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June 21, 2021

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Hey, voters, here’s a golden opportunity with a silver lining


Steve Marcus

A cable shovel dumps gold ore into a truck in Crescent Valley in September 2001.


Mining Launch slideshow »

The Assembly today approved a resolution that will allow voters to decide on the 2014 ballot whether or not the mining industry’s tax rate should be in the state constitution.

Legislators say removal of the constitutional rate will allow them to impose higher taxes on gold and silver mines. While mining industry lawyers have opposed the measure, they argue the silver lining is that removal of the constitutional provision will result in a tax break for the industry.

By passing Senate Joint Resolution 15 in a partisan 26-15 vote, the Assembly completed a two-year process in which the Legislature heard strong support for the bill from Southern Nevadans and opposition from the mining industry and rural legislators.

Democrats voted for the measure and Republicans opposed it.

Proponents of the measure have long argued that the industry is not paying its fair share into state coffers, and the constitutional tax rate unnecessarily prohibits the Legislature from determining how mining should be taxed.

Opponents said allowing voters to remove the constitutional provision would endanger the industry by introducing more risk and reducing hiring for high-paying mining jobs. They argued the industry may decide to leave the state due to higher taxes.

The mining industry expressed disappointment with the vote.

"Passage of SJR15 will lead to significantly less state revenue to fund essential services and potentially disrupt revenue streams in rural mining counties as well," said Tim Crowley, president of the Nevada Mining Association.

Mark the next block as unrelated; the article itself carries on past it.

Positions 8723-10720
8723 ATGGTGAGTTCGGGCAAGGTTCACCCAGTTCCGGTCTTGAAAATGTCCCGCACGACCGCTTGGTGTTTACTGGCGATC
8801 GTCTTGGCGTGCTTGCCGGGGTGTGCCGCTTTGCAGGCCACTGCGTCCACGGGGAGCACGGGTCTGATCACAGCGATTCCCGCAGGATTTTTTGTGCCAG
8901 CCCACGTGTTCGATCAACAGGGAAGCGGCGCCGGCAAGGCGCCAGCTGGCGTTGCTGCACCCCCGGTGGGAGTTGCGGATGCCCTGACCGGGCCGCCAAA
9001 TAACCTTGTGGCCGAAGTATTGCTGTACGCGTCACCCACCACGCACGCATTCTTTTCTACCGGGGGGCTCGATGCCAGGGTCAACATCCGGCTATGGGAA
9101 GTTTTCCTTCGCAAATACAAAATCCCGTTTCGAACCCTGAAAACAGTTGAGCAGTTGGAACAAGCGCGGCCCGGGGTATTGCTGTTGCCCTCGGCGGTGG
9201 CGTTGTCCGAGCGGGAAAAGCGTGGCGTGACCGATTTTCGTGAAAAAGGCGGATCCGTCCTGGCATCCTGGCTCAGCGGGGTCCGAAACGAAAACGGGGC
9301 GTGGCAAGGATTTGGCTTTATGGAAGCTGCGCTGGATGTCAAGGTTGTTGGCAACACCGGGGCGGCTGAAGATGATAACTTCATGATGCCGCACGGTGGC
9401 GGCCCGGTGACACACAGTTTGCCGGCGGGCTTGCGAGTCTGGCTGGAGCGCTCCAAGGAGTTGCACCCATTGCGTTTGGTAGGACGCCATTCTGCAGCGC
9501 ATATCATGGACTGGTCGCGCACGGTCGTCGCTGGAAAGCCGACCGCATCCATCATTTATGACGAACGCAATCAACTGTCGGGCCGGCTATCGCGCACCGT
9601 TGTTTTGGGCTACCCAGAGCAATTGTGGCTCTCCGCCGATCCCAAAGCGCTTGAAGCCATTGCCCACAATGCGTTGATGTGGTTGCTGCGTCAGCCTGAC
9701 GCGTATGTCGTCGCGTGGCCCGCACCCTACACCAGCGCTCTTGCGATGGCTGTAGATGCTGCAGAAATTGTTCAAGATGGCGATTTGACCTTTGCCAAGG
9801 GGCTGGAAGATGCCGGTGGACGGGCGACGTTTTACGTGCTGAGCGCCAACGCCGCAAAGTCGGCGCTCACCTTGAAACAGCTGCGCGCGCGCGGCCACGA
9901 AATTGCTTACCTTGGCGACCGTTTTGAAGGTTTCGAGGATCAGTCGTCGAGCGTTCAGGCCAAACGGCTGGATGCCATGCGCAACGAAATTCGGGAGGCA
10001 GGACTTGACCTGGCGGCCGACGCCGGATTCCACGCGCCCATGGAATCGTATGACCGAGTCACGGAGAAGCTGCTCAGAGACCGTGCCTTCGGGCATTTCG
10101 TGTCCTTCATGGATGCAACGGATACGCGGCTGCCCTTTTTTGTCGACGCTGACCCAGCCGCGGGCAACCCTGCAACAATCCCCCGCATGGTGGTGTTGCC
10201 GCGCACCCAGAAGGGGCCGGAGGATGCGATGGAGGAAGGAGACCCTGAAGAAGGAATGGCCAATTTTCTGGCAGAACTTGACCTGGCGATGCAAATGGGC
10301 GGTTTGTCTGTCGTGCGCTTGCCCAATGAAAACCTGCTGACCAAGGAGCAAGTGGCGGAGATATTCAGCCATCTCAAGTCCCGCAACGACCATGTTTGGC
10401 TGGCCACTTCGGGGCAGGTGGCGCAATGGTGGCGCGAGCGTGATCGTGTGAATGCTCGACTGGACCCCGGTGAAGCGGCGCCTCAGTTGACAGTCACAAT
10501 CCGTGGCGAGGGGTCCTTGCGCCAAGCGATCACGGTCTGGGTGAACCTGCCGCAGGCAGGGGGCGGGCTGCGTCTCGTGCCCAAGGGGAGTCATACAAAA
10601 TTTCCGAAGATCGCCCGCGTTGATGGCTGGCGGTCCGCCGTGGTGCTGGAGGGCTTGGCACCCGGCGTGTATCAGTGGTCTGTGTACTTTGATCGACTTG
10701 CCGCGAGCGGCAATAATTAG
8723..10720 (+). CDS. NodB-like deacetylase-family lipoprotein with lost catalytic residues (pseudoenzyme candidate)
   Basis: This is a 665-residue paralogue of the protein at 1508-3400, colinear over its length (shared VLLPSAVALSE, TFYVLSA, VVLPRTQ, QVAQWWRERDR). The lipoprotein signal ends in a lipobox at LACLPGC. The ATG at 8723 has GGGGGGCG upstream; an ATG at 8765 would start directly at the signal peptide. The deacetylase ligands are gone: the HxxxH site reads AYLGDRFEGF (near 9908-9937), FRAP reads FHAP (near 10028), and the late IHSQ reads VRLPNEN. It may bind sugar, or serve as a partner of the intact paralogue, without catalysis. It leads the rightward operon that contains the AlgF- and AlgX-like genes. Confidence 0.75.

Assemblyman Skip Daly, D-Reno, mocked those assertions, saying the industry is profitable and will stay in Nevada even without constitutional protections.

“Mining will continue,” he said. “They’re not going to tunnel in from Utah.”

Opponents said the constitutional provision ensures security and removing it subjects the state to an uncertain mining taxation regime for which mining industry and legislative lawyers have issued conflicting opinions.

“As we all know, ask the opinion of three lawyers and you’ll get three different opinions,” said Assemblyman Jim Wheeler, R-Minden.

The measure passed the state Senate 17-4 in April with several urban Republicans joining the Senate’s 11 Democrats to approve the resolution.

The resolution already passed the Legislature during the 2011 session.

It takes passage during two consecutive legislative sessions plus a subsequent majority vote of the people to amend the state constitution.

The governor is not involved in the process.

Voters in 2014 basically have the chance to undo what Nevada voters did in 1989, when they approved a constitutional amendment that sets the net proceeds tax on minerals not to exceed 5 percent.

No other tax may be imposed upon a mineral or its proceeds under that amendment.

Counties and the state split the collections from the 5 percent rate with the county imposing its property tax rate on mines in the county and the state keeping the difference.

The 2015 Legislature would likely change the mining tax structure if voters approve the removal of the constitutional tax rate at the ballot in 2014.

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